Being an incorporated institution it is mandatory that various periodical filings need to be done within the time frame specified. Various laws have specified and given details the form name, time frame, attachments, process to be followed etc for each type of filings.
Filings under Companies Act
Upon company incorporation, there are various compliances under the Companies Act, 2013. Every company which is registered under the Companies Act, 2013 is bound to inform the Registrar of Companies (ROC) about any changes in the company such as a change in registered office, change of directors, change in the memorandum of association or articles of association and so on.
It is not right to say that only changes need to be informed to ROC, a company need to file different forms on different changes or appointments. Some them are
- appointment of an auditor,
- resolutions and agreements passed or made by the company,
- annual returns of the company,
- report on Annual General Meeting,
- address where books of accounts are maintained and so on.
The Companies Act, 2013 and the various rules made thereunder have specified various forms for company incorporation, filing of information, intimating changes, submitting accounts, and so on by a registered company. While filing the forms, a company should bear in mind the general requirements under the company law.
A company secretary or the compliance officer need to keep the following while doing several filings and updating information with ROC
Requirements of each form: Each ROC form has certain specific requirements with regard to the documents to be uploaded, the data to be filled in and so on. A company has to check the ROC form to be submitted in respect to any change occurring in the company or activities carried out by the company. The company must carry out the procedures such as passing a board resolution and have the information in hand for the purpose of filing the form.
Scanned copies of documents: The copies of the documents such as financial statements, board resolutions for change in address, letter appointing a director, auditor and the resignation and such other documents should be duly signed with the company’s seal. The forms must be signed by the authorised signatory or the finance manager or director of the company, as may be prescribed. The company’s documents must be executed on the letterhead of the company. The original duly signed documents must be scanned and uploaded with the ROC forms. The forms cannot bear SD/- in the place of the actual signatures.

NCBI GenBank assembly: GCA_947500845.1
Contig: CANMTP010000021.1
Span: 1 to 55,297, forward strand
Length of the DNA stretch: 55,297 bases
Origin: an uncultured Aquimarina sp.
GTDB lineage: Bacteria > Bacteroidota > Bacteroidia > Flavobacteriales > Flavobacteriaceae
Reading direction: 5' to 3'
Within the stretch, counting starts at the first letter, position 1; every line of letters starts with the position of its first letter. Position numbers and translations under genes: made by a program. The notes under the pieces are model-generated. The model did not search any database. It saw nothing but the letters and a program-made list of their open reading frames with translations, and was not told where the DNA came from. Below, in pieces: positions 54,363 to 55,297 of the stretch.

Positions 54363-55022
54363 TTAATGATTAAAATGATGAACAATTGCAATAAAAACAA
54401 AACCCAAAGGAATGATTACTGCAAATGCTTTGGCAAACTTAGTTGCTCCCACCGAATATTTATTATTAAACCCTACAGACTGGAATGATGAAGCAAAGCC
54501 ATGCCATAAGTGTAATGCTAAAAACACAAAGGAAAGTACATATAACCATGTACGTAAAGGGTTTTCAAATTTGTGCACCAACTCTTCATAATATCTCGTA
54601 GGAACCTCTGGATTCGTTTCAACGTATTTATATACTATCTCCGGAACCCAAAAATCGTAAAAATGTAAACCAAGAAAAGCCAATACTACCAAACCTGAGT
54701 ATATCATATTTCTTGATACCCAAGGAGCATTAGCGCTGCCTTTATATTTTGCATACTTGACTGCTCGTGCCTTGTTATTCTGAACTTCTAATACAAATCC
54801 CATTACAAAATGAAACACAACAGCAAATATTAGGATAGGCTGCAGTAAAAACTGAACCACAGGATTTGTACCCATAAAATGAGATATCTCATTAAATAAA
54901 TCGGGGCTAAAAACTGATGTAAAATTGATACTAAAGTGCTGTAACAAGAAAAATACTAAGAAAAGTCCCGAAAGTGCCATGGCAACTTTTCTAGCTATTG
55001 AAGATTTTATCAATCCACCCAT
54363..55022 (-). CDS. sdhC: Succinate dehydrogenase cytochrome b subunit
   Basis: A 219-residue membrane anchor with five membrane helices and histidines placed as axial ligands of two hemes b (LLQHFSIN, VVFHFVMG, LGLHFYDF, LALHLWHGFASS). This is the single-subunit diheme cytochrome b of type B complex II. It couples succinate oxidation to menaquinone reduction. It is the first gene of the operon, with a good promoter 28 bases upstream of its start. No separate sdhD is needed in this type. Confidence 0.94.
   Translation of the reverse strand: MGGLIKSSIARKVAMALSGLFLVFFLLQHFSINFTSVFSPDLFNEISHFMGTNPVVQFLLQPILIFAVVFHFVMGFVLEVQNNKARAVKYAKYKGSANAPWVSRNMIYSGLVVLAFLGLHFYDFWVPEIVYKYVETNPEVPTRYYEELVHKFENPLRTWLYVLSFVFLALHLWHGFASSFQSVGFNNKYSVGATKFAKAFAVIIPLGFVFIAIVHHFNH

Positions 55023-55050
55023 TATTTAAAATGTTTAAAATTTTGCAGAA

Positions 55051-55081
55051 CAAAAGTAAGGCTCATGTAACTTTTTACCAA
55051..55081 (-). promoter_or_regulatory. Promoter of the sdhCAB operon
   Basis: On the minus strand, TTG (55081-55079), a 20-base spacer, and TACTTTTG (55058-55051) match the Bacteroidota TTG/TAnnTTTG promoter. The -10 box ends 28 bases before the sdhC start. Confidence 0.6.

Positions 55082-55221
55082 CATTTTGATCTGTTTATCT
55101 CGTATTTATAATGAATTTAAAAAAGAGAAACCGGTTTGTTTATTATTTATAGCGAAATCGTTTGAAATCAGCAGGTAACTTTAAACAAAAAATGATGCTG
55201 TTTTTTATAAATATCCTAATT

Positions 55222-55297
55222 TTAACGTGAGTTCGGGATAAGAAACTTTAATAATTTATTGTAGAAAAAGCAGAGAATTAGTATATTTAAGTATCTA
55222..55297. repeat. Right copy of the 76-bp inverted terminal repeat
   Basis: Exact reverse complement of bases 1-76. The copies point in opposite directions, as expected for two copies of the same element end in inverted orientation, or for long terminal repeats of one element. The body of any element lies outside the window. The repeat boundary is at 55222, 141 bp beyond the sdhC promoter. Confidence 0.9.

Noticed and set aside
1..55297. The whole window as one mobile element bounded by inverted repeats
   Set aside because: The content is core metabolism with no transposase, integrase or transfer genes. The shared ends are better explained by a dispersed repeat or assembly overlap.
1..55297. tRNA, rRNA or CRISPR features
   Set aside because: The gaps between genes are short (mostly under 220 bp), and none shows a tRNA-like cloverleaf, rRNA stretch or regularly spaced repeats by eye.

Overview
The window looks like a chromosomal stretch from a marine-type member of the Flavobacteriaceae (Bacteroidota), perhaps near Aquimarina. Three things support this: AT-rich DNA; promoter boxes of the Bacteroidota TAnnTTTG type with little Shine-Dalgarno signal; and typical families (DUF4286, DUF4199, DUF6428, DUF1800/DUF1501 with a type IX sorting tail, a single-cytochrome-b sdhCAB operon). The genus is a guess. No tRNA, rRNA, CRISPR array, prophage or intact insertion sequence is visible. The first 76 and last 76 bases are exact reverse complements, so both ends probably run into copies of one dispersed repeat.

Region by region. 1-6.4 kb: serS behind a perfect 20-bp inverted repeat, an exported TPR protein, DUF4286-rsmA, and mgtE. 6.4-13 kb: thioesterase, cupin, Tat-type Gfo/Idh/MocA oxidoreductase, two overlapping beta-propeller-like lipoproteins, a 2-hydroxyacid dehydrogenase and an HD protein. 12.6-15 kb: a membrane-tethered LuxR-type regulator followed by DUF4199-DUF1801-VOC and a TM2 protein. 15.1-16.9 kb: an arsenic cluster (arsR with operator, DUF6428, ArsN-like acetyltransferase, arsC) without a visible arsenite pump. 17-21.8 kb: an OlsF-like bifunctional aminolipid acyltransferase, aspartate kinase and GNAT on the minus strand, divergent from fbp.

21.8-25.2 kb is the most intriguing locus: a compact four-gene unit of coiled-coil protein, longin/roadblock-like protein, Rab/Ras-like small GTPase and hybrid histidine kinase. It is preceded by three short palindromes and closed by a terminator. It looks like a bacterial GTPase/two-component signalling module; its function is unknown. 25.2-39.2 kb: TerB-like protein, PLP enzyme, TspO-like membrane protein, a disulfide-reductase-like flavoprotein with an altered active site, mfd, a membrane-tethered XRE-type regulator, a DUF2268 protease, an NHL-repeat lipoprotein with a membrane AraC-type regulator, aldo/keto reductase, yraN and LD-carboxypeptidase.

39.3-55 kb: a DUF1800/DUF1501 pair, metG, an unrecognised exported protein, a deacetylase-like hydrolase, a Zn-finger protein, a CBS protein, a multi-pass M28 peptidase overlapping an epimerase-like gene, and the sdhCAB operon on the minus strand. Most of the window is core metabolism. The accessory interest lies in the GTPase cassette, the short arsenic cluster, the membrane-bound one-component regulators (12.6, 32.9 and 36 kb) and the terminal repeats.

Filing of annual accounts: In the case of filing of annual accounts, the company must have the report of the board of directors, auditors’ report, details of profit and loss account, balance sheet and auditor’s appointment and other details as may be applicable. The company has to also mention the details of their principal products and services and the turnover in respect of such product or service. The annual ROC form AOC-4 has to be submitted within 30 days of the date of the Annual General Meeting (AGM).
Affixing digital signature: All ROC forms should be digitally signed by one or two directors of the company, as may be applicable. Certain forms have to be digitally signed by a practising professional, namely a Chartered Accountant or a Cost Accountant or a Company Secretary. Further, all the forms have to be submitted online.
Payment of filing fee: Companies have to pay a filing fee while submitting the forms, as may be applicable. The fee has to be paid online during the submission of the forms to ensure completeness of submission. In a case of delayed filing of any of the forms, the rules under the company law prescribe an additional fee for the submission of the forms. Such additional fees should be paid along with the normal filing fee.
Penalty for omission to file: The Companies Act and rules prescribe penalties for omission to file the forms with the ROC. The company, any officer of the company or the director, authorised for carrying out the filing may be liable for penalties as prescribed under the Companies Act, 2013.
If companies are and the secretarial department is careful about the above mentioned points, they can avoid several wrong points in the relationship with the statutory authorities and make it smooth.